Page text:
With the rapid growth of synthetic data generation (SDG) as a modern privacy enhancing technology (PET), we are often asked how it can be used in practice. A new paper published this week in the latest edition of the international journal, Discover Artificial Intelligence, explores 7 concrete and interconnected use cases where the pharmaceutical industry and others are beginning to see the great benefits of synthetic data generation (SDG). We’ve summarized them as follows:
- Machine learning: Machine learning models can become more fair and inclusive when the datasets used to train them are amplified with synthetic data when, for example, a particular group is under-represented. Machine learning models constructed using synthetic as opposed to real data are also less vulnerable to privacy attacks.
- Internal software testing: Synthetic data can be used for data engineering and software testing. In fact, the Norwegian data protection authority that investigated a major data breach stated that the organization could have avoided the privacy breach, and a hefty GDPR fine, if it had used synthetic data.
- Education, training and hackathons: When employees need to learn how to handle patients’ personal data, they can first be trained using synthetic data. SDG can also be used in hackathons that bring various people together to address real-world problems.
- Data retention: Due to rules and costs associated with retaining data, they often need to be disposed of when they are no longer required for the original purposes. Applying data synthesis techniques can help organizations maintain data utility.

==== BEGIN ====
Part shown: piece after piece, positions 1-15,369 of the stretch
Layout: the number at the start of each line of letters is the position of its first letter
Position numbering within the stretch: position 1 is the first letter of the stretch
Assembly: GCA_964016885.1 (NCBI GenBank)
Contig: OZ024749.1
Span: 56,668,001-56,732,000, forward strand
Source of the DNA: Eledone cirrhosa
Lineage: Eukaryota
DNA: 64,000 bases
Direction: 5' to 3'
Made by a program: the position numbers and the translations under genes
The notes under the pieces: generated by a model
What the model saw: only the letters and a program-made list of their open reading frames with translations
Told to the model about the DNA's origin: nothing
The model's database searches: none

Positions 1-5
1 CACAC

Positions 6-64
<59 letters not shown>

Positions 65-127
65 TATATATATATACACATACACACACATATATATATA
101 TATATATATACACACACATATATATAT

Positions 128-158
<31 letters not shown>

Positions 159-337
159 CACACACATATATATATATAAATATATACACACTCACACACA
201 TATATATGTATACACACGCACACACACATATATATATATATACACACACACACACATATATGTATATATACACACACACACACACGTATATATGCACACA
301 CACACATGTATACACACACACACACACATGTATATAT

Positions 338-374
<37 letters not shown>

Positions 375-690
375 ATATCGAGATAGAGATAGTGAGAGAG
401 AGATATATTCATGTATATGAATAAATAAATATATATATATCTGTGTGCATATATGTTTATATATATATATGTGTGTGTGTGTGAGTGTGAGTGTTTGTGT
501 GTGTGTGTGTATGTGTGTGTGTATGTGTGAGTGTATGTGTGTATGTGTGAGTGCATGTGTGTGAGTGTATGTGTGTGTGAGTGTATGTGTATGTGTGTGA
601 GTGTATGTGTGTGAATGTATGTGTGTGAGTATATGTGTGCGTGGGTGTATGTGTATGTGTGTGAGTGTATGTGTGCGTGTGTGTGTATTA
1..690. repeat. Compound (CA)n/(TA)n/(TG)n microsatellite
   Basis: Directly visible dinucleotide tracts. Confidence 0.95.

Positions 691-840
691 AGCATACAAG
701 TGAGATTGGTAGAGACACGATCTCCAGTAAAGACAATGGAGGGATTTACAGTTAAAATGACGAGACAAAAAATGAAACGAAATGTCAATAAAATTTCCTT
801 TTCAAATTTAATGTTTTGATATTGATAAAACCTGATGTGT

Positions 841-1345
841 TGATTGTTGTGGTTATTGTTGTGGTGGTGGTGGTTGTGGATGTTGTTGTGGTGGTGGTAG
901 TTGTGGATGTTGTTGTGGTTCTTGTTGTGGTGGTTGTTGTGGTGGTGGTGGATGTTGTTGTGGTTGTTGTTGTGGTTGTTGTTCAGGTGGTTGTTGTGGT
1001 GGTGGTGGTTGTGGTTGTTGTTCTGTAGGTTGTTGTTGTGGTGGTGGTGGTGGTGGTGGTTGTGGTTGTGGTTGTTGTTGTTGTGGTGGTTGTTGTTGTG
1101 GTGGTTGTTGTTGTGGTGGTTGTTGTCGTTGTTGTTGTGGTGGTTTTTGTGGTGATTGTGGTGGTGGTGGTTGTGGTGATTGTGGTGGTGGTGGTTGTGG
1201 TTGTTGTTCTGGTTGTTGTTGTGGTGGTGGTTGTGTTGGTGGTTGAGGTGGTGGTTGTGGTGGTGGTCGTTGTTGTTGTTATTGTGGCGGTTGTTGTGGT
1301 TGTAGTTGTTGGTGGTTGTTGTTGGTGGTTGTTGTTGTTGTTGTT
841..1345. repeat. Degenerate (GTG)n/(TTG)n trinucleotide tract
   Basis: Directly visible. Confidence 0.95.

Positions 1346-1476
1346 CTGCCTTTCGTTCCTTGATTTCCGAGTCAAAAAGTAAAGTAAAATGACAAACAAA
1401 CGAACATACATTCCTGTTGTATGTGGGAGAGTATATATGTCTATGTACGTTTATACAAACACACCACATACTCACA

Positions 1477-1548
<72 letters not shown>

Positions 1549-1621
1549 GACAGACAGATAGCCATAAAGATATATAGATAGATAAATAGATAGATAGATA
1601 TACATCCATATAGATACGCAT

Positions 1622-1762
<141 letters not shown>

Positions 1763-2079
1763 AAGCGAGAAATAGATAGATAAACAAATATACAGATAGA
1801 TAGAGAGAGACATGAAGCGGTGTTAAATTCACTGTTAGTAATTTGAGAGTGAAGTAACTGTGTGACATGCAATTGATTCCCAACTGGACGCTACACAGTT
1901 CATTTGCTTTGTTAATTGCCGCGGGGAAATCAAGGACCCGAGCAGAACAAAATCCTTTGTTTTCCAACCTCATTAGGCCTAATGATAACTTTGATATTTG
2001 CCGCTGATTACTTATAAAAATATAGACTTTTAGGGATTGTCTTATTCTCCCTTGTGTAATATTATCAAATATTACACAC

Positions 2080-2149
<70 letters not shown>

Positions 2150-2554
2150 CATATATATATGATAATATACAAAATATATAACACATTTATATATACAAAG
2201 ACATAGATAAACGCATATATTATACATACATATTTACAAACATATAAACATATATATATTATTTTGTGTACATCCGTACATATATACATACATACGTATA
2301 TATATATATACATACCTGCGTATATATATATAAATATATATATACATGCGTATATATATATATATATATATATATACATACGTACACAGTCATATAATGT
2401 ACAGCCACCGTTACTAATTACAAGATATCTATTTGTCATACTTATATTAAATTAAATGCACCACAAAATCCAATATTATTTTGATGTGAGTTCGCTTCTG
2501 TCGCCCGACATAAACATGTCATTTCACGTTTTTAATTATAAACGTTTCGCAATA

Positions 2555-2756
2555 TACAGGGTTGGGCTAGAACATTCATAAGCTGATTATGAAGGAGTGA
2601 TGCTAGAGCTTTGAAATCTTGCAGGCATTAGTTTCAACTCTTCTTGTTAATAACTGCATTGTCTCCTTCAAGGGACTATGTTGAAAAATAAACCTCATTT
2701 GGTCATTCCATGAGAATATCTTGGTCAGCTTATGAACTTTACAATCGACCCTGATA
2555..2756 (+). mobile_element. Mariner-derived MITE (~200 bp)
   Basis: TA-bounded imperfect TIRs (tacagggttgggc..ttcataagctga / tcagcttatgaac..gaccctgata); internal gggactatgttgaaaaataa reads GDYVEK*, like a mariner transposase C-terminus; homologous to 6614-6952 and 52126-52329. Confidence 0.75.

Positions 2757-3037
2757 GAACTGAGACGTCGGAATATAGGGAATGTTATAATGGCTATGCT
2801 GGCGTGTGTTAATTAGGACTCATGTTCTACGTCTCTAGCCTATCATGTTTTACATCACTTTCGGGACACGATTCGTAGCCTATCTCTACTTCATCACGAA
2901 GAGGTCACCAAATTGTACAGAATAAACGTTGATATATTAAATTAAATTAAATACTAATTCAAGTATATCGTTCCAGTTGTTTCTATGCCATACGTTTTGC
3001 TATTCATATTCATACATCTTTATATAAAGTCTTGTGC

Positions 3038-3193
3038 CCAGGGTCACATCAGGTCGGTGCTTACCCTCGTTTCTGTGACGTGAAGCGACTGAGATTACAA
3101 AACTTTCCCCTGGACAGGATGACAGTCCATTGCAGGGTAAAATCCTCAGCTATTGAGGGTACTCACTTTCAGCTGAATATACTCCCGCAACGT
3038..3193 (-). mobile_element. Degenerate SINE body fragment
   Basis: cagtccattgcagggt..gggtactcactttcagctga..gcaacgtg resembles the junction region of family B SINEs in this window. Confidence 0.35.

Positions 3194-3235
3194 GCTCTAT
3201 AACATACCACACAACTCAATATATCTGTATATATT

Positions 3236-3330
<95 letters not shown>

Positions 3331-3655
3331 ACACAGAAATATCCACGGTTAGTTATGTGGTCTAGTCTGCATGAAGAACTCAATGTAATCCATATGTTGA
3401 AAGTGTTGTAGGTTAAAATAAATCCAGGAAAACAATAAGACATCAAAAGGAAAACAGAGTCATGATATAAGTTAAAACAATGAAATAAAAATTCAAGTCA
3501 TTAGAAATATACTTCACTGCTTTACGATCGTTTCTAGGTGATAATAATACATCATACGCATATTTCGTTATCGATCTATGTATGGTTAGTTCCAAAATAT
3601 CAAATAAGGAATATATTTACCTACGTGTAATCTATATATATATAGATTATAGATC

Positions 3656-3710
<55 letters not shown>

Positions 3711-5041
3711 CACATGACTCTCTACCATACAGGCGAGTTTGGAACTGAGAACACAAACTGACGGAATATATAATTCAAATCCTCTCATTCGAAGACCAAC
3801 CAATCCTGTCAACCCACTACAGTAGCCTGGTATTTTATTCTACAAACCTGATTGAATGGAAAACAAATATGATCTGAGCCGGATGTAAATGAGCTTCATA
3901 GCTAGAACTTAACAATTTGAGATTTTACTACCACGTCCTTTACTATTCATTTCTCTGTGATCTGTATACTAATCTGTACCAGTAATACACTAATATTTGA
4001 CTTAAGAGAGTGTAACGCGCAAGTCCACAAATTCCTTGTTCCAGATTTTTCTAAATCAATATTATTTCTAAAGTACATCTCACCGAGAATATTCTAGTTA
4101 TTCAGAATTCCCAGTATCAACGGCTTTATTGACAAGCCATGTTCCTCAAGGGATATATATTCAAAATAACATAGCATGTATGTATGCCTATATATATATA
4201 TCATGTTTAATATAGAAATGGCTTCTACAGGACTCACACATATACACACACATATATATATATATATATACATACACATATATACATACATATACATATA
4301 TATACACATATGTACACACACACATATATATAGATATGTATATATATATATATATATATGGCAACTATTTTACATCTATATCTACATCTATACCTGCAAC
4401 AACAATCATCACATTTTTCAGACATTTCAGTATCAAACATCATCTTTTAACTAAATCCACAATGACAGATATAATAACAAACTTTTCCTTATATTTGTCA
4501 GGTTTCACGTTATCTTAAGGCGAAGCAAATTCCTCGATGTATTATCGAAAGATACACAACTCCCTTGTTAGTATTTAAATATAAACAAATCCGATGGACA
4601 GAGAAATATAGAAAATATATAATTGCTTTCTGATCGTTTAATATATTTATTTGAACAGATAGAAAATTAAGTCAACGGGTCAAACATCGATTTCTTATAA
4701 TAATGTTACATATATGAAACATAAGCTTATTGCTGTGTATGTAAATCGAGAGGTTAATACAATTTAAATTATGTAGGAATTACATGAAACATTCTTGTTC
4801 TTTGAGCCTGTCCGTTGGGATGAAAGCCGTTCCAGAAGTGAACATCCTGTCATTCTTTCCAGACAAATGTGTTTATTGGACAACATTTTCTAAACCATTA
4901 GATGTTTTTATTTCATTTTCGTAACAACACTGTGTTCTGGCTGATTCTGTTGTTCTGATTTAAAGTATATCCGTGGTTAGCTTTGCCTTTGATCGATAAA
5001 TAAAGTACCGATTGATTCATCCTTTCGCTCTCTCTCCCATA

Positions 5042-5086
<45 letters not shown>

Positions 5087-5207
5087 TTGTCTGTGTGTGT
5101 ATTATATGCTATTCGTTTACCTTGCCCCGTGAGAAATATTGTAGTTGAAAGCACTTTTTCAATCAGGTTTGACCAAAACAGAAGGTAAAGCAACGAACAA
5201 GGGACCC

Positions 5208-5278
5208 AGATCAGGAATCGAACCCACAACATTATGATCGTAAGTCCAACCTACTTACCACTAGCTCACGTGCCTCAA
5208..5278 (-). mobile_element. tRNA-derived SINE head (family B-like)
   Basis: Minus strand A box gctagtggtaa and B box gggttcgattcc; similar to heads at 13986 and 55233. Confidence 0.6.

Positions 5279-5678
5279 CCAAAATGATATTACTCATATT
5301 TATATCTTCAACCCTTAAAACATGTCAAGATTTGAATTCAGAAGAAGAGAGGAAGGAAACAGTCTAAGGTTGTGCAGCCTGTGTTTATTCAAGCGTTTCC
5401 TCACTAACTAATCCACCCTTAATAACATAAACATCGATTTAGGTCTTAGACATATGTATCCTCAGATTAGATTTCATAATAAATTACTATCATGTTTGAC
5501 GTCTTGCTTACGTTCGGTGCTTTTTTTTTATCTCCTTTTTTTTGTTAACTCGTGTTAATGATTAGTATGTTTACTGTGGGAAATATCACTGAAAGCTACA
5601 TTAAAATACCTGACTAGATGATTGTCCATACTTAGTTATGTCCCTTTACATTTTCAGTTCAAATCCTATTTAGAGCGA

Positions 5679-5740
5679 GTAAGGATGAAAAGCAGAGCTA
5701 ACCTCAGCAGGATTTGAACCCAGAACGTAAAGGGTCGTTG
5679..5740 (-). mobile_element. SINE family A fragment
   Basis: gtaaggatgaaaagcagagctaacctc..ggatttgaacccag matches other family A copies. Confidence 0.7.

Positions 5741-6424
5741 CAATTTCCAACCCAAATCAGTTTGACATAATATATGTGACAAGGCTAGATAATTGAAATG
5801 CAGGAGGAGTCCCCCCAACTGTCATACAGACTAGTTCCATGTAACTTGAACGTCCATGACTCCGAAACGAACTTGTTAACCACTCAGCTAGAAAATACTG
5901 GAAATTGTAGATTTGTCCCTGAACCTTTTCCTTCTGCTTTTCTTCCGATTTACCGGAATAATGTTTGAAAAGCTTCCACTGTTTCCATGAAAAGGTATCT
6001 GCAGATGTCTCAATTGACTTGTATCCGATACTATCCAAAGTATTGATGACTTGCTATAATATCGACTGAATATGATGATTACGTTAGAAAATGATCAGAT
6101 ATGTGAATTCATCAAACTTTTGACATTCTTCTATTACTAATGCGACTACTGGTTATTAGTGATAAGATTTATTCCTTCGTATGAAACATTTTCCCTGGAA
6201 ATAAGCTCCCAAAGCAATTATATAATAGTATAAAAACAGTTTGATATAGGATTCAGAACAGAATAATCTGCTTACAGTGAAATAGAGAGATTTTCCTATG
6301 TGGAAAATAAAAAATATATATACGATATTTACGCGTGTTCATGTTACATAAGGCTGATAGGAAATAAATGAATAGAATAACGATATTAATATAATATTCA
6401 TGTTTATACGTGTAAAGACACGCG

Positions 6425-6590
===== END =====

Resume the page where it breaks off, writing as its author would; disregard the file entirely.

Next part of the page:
- Vendor assessment and sharing data with third party services: Organizations wanting to leverage innovative technologies from third parties have to jump through significant hoops, long audits and extensive contracting because the proposed technologies are assessed on their own data sets. Instead, these new technologies can be assessed more safely and efficiently using SDG.
- Internal secondary use: It’s a best practice to use certain PETs to transform data so they can be used for secondary research. Scientists can use synthetic data at the exploration stages to determine what data they need. And synthetic data generated from clinical trial data can be used as a proxy for real data in secondary analysis, given the similarity shown between the two.
- External sharing: SDG can help increase transparency and information-sharing within the pharmaceutical industry, and accelerate access to data, alleviating some of the current challenges in sharing real data between and across jurisdictions.
We encourage you to read the full article here. It goes into much more detail on the different use cases, depending on requirements, and it provides some examples of organizations that are embracing SDG – for different purposes and to varying degrees.
It’s also worth taking note of the authors’ views on what may be needed to support the further adoption and future direction of data synthesis in the pharmaceutical industry. This includes increased awareness of the data quality and privacy assurances of synthetic data as non-identifiable data; industry guidelines for its use; having the right skills, and technical and organizational safeguards in place; and a growing acceptance by industry, regulators and the scientific and medical communities of the technology and the results it produces. Some of what the authors point to is echoed in recommendations we have made about regulating non-identifiable data.
The good news is that we are seeing progress on all these fronts, as synthetic data continues to become a high-utility, privacy-friendly, innovative and realistic solution for these 7 use cases above.